EAGAN, Minn. — The offseason program for NFL teams is obviously far from normal this year.
Zimmer explained Wednesday during a call with media members that he and the team are approaching plans for the season as if everything that has been altered because of the COVID-19 pandemic will be returned to normalcy by the scheduled go time.
One has to start somewhere, right?
"We're planning on the season being normal, as best we can, and then obviously we'd have to adjust with everything," Zimmer said. "It's just the uncertainty of knowing where we're at … like everybody in the world right now. 'When can we go to dinner? When can we go to a restaurant? When can we go to the gym?' Really, for us, it's not any different other than we have an assumption of when we might get back, and then we'll adjust to it when that happens."
The 2020 schedule was released last week, and Minnesota is slated to open its 60*th* NFL season by hosting Green Bay during a Kickoff Weekend for the first time, but NFL facilities have been closed for two months. Players voted and approved (by just 60 votes) a new CBA in March as much of the sports world was screeching to a halt.
Zimmer was asked if the current uncertainty could be compared to what occurred during the lockout/work stoppage of 2011. When teams and players were unable to finalize a new collective bargaining agreement, facilities closed in March and didn't reopen until July 25. An agreement on a 10-year deal allowed the reopening.
Zimmer, who was an established defensive coordinator with the Bengals at the time, didn't remember the exact timeline but said "there was plenty of time to get the season ready."
"I'm not really concerned about if they give us five weeks or three weeks or whatever it is; we'll figure out how to best utilize those particular weeks," Zimmer said. "It's fortunate for us, like I said, we have a lot of veterans offensively. I'll be more concerned about working with the technique of each and every player when they get here. That might take three weeks – who knows? Each player's a little bit different. But that will be the biggest factor. Because you can't just roll the ball out and play. You can't just say, 'Hey, here's your playbook; now you go out and play.' It doesn't work like that. They know what to do, but they don't know how to do it."
Zimmer is preparing for his seventh season as Minnesota's head coach.
The Vikings were able to build a strong degree of continuity around quarterback Kirk Cousins by promoting Gary Kubiak to offensive coordinator after Kevin Stefanski's departure to become head coach of the Cleveland Browns. There are returning players up front, in the backfield and at tight end. Adam Thielen is back as well, but the receivers room will have multiple new additions, including free-agent signee Tajaé Sharpe and first-round pick Justin Jefferson.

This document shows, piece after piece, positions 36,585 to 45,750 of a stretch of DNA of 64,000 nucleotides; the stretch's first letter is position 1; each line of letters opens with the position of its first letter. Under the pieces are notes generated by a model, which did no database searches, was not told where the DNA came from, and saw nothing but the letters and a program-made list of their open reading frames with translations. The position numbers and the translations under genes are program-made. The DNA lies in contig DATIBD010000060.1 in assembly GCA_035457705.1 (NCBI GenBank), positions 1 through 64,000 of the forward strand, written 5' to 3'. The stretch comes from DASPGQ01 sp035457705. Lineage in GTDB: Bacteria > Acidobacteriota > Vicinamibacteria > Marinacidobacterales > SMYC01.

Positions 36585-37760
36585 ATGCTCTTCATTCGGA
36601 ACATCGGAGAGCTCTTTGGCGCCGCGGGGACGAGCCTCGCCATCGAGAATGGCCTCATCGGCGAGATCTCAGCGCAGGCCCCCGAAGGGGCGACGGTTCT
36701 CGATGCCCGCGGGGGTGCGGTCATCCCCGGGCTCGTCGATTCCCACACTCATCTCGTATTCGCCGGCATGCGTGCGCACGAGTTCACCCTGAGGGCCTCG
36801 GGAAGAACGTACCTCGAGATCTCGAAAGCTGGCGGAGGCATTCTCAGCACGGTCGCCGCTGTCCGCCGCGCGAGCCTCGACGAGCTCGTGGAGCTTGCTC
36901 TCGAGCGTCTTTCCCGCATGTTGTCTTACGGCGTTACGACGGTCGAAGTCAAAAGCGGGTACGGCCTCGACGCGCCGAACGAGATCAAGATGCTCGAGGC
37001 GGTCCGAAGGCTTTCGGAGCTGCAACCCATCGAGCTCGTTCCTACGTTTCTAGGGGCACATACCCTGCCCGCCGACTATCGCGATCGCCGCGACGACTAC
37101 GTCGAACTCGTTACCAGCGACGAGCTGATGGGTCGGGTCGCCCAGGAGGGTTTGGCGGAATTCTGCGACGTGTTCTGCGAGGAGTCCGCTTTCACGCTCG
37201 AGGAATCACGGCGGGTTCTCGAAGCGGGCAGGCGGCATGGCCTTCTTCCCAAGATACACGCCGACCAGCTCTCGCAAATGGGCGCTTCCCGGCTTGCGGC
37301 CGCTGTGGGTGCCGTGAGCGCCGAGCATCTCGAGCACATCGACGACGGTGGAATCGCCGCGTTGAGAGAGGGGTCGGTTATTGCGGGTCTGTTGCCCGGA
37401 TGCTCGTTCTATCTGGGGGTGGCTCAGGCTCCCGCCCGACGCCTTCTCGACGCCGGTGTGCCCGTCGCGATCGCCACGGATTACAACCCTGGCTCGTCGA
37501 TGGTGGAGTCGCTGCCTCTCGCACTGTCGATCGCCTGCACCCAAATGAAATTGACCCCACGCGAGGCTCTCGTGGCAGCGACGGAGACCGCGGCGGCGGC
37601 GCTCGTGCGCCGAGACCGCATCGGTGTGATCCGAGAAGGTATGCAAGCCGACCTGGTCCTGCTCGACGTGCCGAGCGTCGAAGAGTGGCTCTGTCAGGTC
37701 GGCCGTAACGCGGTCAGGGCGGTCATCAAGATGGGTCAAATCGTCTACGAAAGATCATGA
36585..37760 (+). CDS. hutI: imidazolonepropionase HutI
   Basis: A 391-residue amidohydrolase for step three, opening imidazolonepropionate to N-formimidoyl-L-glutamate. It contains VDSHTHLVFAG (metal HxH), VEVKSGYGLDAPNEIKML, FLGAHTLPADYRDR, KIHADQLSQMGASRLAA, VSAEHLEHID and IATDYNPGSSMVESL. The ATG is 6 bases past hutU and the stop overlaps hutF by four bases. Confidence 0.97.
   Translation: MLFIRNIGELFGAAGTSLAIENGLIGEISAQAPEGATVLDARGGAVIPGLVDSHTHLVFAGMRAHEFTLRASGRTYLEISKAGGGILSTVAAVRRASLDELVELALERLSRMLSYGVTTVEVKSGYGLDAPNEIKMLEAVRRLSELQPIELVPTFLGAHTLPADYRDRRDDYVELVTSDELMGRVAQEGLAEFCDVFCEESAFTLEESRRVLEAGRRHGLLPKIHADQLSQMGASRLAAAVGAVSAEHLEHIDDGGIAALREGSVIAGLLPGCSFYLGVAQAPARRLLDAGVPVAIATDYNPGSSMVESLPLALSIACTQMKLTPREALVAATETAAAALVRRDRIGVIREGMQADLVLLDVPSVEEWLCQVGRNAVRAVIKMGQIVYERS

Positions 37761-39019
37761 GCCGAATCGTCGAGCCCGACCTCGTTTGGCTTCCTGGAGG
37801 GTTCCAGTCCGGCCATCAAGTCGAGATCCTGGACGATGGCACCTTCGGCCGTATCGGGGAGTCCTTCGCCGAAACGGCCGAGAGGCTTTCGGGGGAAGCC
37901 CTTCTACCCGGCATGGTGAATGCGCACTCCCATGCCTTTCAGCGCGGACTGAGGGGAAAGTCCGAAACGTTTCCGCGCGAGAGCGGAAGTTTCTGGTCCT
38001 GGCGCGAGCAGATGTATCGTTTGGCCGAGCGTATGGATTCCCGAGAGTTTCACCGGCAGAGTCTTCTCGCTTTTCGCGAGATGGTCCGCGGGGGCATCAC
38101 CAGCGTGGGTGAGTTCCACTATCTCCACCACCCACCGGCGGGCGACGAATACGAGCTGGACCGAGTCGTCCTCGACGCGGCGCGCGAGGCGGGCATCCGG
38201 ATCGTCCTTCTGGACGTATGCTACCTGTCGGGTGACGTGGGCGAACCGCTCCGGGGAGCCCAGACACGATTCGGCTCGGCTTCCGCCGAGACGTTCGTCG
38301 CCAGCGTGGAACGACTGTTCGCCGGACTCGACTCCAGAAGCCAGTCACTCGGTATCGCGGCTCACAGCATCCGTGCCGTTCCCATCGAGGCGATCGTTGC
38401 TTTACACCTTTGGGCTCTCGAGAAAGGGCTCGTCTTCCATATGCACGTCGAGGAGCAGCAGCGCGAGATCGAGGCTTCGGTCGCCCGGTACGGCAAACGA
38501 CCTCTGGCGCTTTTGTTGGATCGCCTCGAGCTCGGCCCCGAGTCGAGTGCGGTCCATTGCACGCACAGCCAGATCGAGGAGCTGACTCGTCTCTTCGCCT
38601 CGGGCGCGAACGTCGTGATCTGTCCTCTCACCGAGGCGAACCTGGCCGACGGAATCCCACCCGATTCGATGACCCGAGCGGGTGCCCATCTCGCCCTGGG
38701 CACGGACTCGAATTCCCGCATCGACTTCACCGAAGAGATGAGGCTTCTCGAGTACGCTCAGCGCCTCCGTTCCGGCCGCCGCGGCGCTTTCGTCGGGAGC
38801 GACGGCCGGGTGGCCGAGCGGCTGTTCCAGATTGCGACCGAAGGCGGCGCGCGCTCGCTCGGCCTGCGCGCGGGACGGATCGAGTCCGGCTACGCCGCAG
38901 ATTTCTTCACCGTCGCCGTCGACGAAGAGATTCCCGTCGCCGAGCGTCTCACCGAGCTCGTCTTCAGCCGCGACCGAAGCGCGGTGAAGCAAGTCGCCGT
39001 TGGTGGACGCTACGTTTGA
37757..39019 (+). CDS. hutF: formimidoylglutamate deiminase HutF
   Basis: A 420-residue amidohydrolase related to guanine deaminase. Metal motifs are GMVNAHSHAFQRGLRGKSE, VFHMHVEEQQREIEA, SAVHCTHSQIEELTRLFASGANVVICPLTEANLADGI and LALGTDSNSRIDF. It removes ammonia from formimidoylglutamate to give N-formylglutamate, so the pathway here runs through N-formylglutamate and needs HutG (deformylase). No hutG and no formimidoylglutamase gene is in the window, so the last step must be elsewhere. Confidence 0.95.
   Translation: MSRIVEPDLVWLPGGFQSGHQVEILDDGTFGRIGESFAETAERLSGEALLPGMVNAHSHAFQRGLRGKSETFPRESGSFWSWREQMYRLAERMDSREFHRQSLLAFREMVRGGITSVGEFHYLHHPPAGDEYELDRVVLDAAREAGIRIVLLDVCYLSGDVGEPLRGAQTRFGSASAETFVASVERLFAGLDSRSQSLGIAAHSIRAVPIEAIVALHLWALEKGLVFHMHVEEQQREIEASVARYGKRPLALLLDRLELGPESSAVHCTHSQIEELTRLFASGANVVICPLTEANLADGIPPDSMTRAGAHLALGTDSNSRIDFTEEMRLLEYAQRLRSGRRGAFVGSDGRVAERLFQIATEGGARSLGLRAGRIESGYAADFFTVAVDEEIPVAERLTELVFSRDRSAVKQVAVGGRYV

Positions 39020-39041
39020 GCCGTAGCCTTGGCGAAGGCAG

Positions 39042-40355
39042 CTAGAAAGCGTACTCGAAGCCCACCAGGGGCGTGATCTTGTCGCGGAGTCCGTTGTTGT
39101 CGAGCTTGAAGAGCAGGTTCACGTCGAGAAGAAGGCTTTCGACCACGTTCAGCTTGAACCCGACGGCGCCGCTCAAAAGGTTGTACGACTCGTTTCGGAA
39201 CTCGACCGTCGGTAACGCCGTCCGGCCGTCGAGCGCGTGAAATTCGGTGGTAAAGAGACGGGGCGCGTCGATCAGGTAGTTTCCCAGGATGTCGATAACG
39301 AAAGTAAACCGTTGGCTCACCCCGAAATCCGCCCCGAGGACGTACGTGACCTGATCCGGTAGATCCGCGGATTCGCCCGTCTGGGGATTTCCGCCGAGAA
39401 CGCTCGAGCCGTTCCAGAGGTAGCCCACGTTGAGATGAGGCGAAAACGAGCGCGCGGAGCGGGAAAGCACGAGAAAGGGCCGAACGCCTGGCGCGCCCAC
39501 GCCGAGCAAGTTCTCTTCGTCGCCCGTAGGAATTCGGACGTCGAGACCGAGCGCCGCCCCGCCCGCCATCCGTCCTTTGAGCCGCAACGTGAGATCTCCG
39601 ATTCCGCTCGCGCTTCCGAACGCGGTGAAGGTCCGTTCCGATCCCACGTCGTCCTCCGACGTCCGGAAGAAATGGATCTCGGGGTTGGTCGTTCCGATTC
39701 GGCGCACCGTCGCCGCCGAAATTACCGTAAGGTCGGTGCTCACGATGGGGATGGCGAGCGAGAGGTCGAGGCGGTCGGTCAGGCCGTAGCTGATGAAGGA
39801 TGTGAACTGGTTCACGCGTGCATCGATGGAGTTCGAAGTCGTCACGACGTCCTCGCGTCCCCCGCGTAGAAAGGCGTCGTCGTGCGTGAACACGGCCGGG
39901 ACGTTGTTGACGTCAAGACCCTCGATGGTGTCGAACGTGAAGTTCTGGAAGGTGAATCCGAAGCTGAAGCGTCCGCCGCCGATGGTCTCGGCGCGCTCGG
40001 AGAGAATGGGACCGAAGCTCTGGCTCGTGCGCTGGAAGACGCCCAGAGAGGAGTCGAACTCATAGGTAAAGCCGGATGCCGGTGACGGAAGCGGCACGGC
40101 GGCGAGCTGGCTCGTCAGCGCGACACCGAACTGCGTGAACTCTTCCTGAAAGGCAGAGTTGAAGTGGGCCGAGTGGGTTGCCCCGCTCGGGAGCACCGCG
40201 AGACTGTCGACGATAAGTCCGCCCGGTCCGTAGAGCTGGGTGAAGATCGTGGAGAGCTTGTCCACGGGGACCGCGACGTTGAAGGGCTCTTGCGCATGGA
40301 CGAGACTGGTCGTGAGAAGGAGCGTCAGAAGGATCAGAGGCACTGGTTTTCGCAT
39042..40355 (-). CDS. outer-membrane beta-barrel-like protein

The defense is poised to have the biggest overhaul of starters during Zimmer's tenure, but Co-Defensive Coordinators Andre Patterson and Adam Zimmer have several years of experience with the defense and returning players.
Some have wondered if the scheduling of Cincinnati (close to Zimmer Ridge Ranch) and Cleveland (the connection with Stefanski) as Minnesota's road preseason opponents could lead to joint practices. Prior to opening the 2016 preseason, the Vikings held joint practices with the Bengals in Cincinnati where Zimmer was an assistant for Marvin Lewis from 2008-13. Lewis was replaced by Zac Taylor last season.
The Vikings are scheduled to host the Texans and Seahawks for their preseason home games. Minnesota held joint practices with Jacksonville before hosting the Jaguars during the 2018 preseason. Houston and Seattle, however, are on Minnesota's regular-season schedule, and it would be hard to fathom teams wanting to give any kind of direct scouting report, even if they could perhaps glean information in return.
Zimmer explained his current mindset when asked if teams might be more or less likely to schedule joint practices.
"Before all of this happened, I had a couple of teams call and ask if we would want to practice together," he said. "I've thought about it a little bit. The problem I foresee in having the joint practices is you may not be able to get your guys up to speed fast enough for what they have to do, as opposed to worrying about another player.
"If it gets down to it, I can see there might be, again, depending on how much time we have during training camp or before the games, or all of those things, I could possibly see having maybe a one-day practice against a team," Zimmer added. "I don't know that I want to spend two or three days when you're trying to get your team ready to play."
Zimmer said the virtual meetings are going well but added that the rookies are behind, which isn't an uncommon sentiment this time of year. The biggest discrepancy is a lack of opportunity to make on-field corrections, a valuable part of developing young players and helping them transition.
Zimmer also is staying informed of plans through communication with Vikings Vice President of Sports Medicine/Head Athletic Trainer Eric Sugarman.
"Eric Sugarman is the head of a committee, so he fills me in all the time on where they're at and what they're thinking and what they're hoping for," Zimmer said. "I let him talk to the team a fair amount. I just tell them, 'The better we prepare ourselves to understand what we may have to go through, and what we have to do initially, especially early, it may end up giving us an advantage in how we can go out and go play.' "